Difference between revisions of "Paper - The staged sequential development of the anus and rectum in human embryos and fetuses"

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Latest revision as of 15:14, 30 November 2017

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de Vries PA. and Friedland GW. The staged sequential development of the anus and rectum in human embryos and fetuses. (1974) J. Pediatr. Surg., 9(5): 755-69 PMID 4424274

The Staged Sequential Development of the Anus and Rectum in Human Embryos and Fetuses

By Pieter A. de Vries and Gerald W. Friedland


Summary

Human embryos do not normally have an “external cloaca”; they have at the most, a slight anal depression, but no proctodeum. The division of the cloaca into the anus and urogenital sinus is a process which involves spatially continuous mesoblastic and endodermal proliferations of the cloacal wall. This results in the establishment of a horseshoe-shaped septum, which constricts onto the cloacal membrane because of cellular growth.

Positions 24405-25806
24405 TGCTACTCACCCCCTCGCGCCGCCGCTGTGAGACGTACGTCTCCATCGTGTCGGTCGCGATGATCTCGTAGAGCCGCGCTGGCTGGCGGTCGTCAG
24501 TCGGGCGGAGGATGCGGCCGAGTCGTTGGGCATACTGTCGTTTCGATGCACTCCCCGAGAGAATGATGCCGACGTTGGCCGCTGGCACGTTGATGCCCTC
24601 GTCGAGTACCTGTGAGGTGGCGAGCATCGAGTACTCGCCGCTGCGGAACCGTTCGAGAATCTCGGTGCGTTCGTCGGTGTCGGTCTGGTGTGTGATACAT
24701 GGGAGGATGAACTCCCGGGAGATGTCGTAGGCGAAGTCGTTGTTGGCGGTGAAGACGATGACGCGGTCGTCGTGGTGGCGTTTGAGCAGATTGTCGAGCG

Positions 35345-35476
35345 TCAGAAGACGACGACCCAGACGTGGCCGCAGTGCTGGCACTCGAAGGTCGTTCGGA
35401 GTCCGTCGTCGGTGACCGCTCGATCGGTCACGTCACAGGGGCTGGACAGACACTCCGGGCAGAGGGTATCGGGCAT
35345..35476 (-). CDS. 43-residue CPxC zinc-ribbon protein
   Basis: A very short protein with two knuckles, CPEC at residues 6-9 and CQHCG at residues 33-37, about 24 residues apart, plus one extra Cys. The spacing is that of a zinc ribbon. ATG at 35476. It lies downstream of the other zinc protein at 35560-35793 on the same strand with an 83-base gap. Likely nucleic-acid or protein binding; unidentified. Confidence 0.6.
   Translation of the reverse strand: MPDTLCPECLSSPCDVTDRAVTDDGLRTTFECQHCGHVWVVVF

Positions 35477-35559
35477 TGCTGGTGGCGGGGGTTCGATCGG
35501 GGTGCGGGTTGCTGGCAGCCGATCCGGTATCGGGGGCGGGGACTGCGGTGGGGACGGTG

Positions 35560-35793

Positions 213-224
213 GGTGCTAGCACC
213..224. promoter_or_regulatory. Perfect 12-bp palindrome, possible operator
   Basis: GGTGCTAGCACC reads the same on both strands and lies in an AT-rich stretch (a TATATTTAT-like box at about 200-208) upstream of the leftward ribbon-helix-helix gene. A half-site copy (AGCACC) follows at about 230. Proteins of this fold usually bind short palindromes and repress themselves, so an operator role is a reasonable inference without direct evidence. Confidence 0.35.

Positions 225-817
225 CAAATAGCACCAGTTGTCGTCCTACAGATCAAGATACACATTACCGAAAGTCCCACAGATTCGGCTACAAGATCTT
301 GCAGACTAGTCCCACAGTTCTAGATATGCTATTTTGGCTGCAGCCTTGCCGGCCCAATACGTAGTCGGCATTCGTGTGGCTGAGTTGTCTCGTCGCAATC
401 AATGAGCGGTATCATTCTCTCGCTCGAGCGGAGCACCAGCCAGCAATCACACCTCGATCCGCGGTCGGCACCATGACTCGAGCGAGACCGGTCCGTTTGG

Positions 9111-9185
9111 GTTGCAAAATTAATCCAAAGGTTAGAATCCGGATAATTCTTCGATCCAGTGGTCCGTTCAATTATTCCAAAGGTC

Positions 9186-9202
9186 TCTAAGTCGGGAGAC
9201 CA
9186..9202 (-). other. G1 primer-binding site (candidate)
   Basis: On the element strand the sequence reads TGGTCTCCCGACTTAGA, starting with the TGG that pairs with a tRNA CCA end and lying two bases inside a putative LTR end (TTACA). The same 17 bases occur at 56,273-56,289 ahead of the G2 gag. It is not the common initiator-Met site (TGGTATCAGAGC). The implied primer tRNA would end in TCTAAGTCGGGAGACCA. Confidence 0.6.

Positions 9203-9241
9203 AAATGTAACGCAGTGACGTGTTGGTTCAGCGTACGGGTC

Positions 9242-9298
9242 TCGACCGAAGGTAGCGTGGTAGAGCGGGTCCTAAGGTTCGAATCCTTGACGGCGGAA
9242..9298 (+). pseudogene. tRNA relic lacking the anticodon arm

The cloacal folds represent the heaped-up mesoblast around the cloacal orifice. Within the folds at the locus of the urorectal septum in front of the anus, the mesoblast is an inseparable part of the septal structure. In contradistinction, the separated anal tubercles fuse medially to separate the cloaca from the tailgut. These folds do not, however, contribute to the formation of an “external cloaca.” The apparent cephalocaudal and dorsoventral growth is explicable within the recognized parameters of axial cell migrations and proliferations.


Carnegie Embryos

The following Carnegie Embryos were used in this study.

2053

5072

6344

6432

7650

9222

9251


Cite this page: Hill, M.A. (2020, September 20) Embryology Paper - The staged sequential development of the anus and rectum in human embryos and fetuses. Retrieved from https://embryology.med.unsw.edu.au/embryology/index.php/Paper_-_The_staged_sequential_development_of_the_anus_and_rectum_in_human_embryos_and_fetuses

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